Dog Bites – Warning
“Dog bites can quickly become a serious injury for many canine companions,” Nadia Crighton from Pet Insurance Australia says. “This is being echoed from vets around the country so pet owners need to be aware of how serious a dog bite injury could be.”
The statistics are also on the rise. Pet Insurance Australia has noticed a steady increase in claims for dog bite injuries from year to year. Averaging around 1,000 dog bite injury claims back in 2013 to nearly 4,000 cases in 2017.
“We do need to take into account the increased number of pet insurance holders during this time period, but when you also consider those who do not have pet insurance these statistics indicate that dog bite injuries are a major concern for many veterinarians and pet owners nationwide,” she says.
Dr Gerardo Poli from Animal Emergency Service and the Veterinary Director Jindalee Animal Emergency Service agrees that dog bite injuries are incredibly common.
“Dog bite injuries are one of the most common emergencies,” he says. “It is not uncommon for us to see multiple dog bite wounds every day.”
Dr Gerardo Poli is quick to remind readers not to be lulled into a false sense of security when only signs of trauma are present, and to seek veterinary treatment on all occasions quickly even when there does not appear to be obvious wounds.
“It is important for many reasons, most importantly we are concerned about life threatening injuries for example tooth penetration into vital structures like bite wounds to the head, neck, chest or even into abdominal organs,” Dr Poli says.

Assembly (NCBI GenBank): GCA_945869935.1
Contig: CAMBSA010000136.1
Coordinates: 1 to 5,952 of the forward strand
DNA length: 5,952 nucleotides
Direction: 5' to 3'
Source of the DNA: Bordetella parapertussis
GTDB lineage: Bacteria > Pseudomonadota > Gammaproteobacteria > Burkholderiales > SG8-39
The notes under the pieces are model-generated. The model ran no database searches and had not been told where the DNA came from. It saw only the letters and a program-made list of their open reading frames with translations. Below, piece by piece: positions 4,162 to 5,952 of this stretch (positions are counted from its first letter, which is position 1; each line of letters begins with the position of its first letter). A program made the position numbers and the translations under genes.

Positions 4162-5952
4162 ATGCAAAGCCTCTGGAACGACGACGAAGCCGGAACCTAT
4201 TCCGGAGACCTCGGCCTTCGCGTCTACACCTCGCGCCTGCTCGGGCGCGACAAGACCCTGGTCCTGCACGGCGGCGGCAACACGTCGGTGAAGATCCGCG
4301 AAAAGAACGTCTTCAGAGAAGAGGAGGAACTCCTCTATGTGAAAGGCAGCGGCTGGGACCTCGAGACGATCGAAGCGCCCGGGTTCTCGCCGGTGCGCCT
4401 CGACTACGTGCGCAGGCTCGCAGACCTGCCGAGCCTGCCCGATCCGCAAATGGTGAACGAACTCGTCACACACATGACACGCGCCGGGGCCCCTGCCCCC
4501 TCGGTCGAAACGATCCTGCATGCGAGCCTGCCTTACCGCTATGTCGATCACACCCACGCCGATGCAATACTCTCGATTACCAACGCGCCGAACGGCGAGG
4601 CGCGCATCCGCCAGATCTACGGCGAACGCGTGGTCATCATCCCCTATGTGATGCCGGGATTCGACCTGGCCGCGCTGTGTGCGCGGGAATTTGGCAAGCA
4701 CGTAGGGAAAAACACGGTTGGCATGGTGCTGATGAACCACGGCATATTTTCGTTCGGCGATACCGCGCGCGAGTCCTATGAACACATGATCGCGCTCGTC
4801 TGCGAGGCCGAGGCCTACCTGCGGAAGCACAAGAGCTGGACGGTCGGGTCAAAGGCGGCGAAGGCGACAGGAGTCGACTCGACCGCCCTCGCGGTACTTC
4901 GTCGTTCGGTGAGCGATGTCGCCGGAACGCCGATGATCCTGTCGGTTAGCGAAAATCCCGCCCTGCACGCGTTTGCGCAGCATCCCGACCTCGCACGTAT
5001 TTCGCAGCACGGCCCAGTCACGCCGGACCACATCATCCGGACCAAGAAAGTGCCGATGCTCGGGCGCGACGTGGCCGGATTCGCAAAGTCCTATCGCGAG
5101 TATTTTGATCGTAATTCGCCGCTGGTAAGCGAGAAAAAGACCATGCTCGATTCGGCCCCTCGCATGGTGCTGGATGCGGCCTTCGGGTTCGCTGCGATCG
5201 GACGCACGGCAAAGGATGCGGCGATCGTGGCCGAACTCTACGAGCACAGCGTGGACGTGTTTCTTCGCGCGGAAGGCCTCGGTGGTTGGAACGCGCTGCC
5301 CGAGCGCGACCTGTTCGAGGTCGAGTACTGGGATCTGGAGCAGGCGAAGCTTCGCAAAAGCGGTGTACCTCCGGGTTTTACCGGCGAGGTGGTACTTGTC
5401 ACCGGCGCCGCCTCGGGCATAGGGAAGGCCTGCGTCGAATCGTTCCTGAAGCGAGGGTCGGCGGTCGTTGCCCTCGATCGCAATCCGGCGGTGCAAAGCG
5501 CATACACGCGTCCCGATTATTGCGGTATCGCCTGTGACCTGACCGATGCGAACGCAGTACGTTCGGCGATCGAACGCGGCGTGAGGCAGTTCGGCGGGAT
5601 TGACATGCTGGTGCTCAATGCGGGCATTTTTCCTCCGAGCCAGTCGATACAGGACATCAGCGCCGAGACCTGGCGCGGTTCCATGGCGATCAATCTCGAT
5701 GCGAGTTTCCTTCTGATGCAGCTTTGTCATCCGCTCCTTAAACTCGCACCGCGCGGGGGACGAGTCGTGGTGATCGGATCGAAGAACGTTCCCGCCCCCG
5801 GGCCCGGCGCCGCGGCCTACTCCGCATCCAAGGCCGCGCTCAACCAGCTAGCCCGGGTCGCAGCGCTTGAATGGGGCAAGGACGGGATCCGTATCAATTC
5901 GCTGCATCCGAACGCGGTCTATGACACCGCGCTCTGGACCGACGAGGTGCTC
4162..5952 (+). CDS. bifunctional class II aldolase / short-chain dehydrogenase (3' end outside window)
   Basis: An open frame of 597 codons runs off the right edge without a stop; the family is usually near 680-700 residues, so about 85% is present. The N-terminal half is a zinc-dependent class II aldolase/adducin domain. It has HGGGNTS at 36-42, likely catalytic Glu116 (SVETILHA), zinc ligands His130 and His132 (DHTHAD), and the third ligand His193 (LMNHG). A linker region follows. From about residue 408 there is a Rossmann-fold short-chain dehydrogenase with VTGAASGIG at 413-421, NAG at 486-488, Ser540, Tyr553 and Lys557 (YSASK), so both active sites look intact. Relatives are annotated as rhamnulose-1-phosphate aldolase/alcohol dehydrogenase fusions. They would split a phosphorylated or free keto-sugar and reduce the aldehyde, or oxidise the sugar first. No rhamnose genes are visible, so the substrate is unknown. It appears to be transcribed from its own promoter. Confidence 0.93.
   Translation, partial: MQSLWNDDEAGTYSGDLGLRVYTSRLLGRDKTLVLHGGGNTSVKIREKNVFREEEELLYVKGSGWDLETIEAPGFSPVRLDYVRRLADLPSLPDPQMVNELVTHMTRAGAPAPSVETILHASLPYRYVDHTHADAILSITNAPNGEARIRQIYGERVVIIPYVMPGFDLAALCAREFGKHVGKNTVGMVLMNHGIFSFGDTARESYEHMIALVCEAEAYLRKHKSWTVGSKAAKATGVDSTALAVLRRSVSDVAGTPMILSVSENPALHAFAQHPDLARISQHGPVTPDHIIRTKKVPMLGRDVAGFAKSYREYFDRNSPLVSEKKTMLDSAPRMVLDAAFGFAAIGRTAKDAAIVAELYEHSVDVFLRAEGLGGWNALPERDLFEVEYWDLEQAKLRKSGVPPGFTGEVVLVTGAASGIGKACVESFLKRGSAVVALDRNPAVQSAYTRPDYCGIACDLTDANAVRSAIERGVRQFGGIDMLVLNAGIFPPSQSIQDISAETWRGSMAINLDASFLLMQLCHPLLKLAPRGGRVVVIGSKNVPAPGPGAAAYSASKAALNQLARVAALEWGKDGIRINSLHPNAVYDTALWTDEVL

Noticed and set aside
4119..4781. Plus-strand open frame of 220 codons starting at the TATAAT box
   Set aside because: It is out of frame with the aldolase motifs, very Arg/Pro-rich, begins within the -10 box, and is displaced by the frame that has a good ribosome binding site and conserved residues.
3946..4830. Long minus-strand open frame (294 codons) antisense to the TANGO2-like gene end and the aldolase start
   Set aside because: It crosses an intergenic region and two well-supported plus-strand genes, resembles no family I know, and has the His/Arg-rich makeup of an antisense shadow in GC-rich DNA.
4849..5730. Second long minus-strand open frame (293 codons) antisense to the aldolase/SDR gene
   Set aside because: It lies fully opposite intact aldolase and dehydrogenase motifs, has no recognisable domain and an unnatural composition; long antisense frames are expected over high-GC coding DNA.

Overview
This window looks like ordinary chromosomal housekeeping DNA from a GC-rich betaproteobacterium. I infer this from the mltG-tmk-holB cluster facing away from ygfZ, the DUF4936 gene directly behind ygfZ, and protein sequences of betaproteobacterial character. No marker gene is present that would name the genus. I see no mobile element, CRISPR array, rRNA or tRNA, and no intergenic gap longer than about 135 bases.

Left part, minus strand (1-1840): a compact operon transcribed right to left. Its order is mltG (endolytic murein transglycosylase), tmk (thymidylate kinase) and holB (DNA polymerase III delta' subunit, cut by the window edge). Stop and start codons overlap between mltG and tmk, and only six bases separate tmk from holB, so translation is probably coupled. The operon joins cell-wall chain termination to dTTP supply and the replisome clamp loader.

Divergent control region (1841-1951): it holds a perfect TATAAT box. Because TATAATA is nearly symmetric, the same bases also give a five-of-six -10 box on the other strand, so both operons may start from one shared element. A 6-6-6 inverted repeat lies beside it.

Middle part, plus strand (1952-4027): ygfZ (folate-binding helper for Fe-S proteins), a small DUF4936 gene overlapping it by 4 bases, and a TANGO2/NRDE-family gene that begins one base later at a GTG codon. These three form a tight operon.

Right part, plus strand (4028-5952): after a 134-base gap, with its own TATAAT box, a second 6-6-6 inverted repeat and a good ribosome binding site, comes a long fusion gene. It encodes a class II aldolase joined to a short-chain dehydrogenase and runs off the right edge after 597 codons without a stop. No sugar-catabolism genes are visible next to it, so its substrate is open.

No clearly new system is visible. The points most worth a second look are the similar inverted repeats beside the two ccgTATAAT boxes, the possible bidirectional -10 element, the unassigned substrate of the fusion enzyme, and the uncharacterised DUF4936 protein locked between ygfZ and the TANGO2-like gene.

“If they are lucky and these structures are not affected there can still be severe trauma to skin, underlying muscle and bone which can lead to not only physical pain but later significant infections if they are not addressed early.”
Ensuring your pet is not suffering from a what could become a life-threatening wound and possible infection is vital in the treatment of a dog bite. The sooner the injured dog can be seen by a veterinarian the better.
“Even if you don’t think it looks that serious, the smaller injury could be hiding a much bigger problem,” Crighton says. “It’s also very important to remember that even if there isn’t a puncture wound, there could be serious internal injuries so dog owners need to seek help.”
Dr Poli agrees;
“The puncture wound is often the tip of the iceberg, what looks benign from the outside often requires surgical exploration to determine the real extent of the damage and surgical reconstruction and repair,” he says. “A one-inch canine from a large dog is equivalent to stab wound in a human with a dirty knife. The weight of a small dog is similar to that of an infant, if a baby was bitten by a dog the parents would rush it to the emergency department immediately.”
“A small poodle that was attacked by a larger dog. It look like only one wound but then after we clipped there were several wounds. Upon exploration of the wound on the left flank it was evident that the tooth tore through the left flank abdominal muscles and entered the abdomen. This required exploration of the abdomen because teeth can puncture and tear organs. Lucky for this patient everything was ok on the inside but unless we explored and flushed the abdomen there would have been a severe abdominal bacterial infection that could have resulted in the patient not making it.”